Esquire TV’s lineup puts stylish spin on basic TV rundown

By Matt Singer / Senior Staff Writer

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Its initial programming launch now completed, it’s already clear that Esquire Network is continuing to do what its eponymous magazine has already succeeded in doing: showing that class, culture and cash can make men think something is cool and — most importantly — new.

This “new” factor is made most obvious by the network’s lineup of original content, which is currently mixed with reruns of other shows, such as “Parks and Recreation” and week-old episodes of “Late Night With Jimmy Fallon.” Esquire Network’s self-made series seem incredibly similar to programs that already exist: There’s a travel show created by Anthony Bourdain, a cooking competition, some guys doing difficult physical challenges and two brewers drinking beer all across America. 

So if all of this “original” content comes off as rehashed versions of pre-existing shows with slimmer fits of button-up shirts and nicer sunglasses, why would anyone bother to tune in?

Well, the answer to that lies in Esquire’s tried and true “coolness.”

The 80-year-old magazine holds a hyper-specific niche that has generated intense brand loyalty. And although there are other magazines out there that target well-off and stylish men, Esquire is known for its sense of reliability. It never falters and never tries to be what it’s not. Its focus is on making men more cultured and exploring the world through new experiences.

And when looked at through that lens, Esquire Network’s lineup starts to appear to be more than just regurgitations of already-on-air culture shows.

“The Getaway” is a show that features celebrities visiting far-off destinations. Although this premise has been done before, it is effectively Esquire-d by having the stars do more than just wine and dine. They’re supposed to absorb the culture and the history of the place they’re visiting. And although that’s supposedly the purpose of every destination show, the Esquire Network hopes to keep it fresh with a rotating sortie of hosts that make the show into more than just one person’s monologue of musings on travel with an alternating background.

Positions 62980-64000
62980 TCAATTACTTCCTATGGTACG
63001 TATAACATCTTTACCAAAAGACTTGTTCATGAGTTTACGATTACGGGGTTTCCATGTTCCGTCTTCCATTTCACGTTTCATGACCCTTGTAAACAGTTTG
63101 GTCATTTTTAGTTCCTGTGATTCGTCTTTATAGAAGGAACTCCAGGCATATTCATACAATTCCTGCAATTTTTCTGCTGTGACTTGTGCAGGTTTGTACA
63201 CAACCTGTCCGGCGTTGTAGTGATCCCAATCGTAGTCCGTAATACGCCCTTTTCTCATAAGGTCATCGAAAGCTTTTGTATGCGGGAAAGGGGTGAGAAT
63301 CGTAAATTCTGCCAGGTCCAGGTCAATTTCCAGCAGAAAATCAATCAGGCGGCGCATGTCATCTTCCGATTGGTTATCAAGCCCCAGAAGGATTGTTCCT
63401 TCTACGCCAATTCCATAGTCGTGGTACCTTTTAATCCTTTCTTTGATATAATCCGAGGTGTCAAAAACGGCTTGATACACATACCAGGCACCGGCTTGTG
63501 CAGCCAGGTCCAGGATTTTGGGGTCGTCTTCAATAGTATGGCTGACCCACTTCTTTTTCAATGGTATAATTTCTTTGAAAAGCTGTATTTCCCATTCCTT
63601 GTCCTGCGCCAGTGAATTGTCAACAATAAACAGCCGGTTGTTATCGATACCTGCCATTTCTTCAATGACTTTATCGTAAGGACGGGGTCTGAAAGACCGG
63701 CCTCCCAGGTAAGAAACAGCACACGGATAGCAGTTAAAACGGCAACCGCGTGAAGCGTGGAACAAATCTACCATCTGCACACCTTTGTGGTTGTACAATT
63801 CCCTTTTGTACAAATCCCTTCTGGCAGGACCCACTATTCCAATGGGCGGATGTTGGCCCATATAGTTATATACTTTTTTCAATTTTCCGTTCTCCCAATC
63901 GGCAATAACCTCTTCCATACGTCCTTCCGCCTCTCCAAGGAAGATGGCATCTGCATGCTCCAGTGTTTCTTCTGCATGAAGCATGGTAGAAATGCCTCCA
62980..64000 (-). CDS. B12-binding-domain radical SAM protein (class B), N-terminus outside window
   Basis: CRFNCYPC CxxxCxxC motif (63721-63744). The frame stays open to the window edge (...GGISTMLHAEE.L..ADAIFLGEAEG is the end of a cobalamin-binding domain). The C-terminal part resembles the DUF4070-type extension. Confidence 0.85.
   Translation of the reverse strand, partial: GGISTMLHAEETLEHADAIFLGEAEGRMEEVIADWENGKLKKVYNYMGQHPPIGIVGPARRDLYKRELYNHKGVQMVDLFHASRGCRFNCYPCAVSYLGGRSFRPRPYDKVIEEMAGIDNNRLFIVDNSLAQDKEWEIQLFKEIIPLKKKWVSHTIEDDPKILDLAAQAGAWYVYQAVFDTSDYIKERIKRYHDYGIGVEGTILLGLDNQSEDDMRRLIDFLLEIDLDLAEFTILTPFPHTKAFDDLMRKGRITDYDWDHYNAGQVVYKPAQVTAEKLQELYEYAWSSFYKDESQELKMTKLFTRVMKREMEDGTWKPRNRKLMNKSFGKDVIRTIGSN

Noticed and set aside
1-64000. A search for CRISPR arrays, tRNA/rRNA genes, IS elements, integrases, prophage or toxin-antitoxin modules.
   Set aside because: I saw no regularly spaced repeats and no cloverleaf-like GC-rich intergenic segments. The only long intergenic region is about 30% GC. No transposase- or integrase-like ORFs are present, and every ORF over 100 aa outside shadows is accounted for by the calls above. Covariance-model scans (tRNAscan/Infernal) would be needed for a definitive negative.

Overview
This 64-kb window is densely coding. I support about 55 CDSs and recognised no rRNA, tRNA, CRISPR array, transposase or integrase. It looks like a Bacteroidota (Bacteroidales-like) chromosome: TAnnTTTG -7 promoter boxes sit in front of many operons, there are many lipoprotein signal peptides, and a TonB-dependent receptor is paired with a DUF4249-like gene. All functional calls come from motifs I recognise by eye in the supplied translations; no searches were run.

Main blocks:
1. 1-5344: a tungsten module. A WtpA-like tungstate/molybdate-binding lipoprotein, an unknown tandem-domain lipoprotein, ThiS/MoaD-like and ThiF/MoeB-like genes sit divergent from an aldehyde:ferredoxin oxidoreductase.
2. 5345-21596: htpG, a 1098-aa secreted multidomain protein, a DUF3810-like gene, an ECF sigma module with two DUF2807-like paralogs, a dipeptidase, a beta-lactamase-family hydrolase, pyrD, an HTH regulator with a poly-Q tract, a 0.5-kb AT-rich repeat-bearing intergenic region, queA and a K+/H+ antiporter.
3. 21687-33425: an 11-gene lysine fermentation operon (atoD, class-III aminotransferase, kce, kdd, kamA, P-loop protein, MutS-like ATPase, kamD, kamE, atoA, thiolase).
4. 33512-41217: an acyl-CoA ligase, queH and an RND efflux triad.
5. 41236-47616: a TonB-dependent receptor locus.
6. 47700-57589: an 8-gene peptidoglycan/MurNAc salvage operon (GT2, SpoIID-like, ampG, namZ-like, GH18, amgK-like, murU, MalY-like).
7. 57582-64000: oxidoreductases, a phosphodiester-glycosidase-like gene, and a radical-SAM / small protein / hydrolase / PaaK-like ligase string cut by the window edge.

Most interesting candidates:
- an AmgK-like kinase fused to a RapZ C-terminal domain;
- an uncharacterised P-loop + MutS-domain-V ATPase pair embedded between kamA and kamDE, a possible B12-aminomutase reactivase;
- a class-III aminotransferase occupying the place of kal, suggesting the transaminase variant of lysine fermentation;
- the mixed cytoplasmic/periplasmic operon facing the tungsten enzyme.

Esquire Network’s cooking show, “Knife Fight,” borrows from a slew of other culinary competitions such as Food Network’s Chopped by pitting two chefs against each other and then surprising them with random ingredients, but it’s supposed to go off the beaten track and focus on a sleek and simple setting with relatively unknown cooks. It’s a short, not in-depth show that’s meant to be a short burst of cooking programming — a way for non-foodies to dip their toes into the water and see what the experience is like.

For readers-turned-viewers who wish to see a show in which the hosts pit themselves against grueling odds and push the limits of their body, “Boundless” is supposed to be a location-focused adrenaline rush. Starring two Canadian athletes who try to tackle eight endurance races in five months, “Boundless” should expose viewers to some of the most challenging physical trials in the world. But rather than alpha-male dialogue between the two hosts, the time between exhausted gasps of air is instead filled with appreciation of the locale, the human body’s capabilities and the race’s ability to merge an understanding of the two into an exploration of challenge and conquer.

Finally, “Brew Dogs” — which is much less bro-ish than it sounds — follows two Scottish beer brewers as they move across America and, well, brew beer. They make it a point to use ingredients specific to each city through which they pass, which makes for a hokey yet adorable relationship between the hosts and the residents they convince to try their products.

The network will soon roll out other original series, which will of course focus on topics such as fashion, food and culture. And again, when they premiere, they will at first glance seem to be some sort of redundancy, as shows of similar topics already exist.

But the point of Esquire Network isn’t to shy away from airing new content just because something similar already exists. The point is to air the type of program that is proven to be well-received by audiences and then add a dash of Esquire flair to it.

With television networks becoming more and more stratified into one-dimensional aggregators that meet the needs and fulfill the desires of viewers, Esquire Network will do very well for the same reason that meatheads enjoy the network Spike.

Many of the networks that appear to be robust these days actually follow a relatively common pattern when determining their programming, with the core concepts of shows being malleable to fit each network’s audiences. All the network has to do is slap a new name on it and find a host who embodies the network’s “it factor.” And the Esquire Network is no different.

The men that read Esquire do so because they want to be told what is cool, and they like how the magazine answers. They like the idea of sophisticated countenances, higher-than-average price tags and food of which they’ve never heard. They like the answers so much so that they’re willing to hear more of them and in different forms. And now they’ll continue to hear these types of answers on the television instead of just reading them on paper.

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